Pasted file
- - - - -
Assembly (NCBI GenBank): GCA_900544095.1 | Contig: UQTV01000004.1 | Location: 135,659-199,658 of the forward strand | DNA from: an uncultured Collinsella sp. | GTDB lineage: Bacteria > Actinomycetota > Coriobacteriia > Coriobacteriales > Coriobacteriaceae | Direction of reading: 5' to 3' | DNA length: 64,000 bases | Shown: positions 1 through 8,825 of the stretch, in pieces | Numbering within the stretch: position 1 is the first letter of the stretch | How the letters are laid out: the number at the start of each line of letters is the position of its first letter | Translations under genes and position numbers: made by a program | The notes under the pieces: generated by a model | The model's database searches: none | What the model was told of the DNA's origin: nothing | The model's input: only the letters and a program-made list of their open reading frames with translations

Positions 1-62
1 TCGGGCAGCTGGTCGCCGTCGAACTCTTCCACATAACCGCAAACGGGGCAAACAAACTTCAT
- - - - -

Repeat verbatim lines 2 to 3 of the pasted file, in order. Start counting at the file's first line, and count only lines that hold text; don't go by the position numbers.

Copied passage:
Positions 1-62
1 TCGGGCAGCTGGTCGCCGTCGAACTCTTCCACATAACCGCAAACGGGGCAAACAAACTTCAT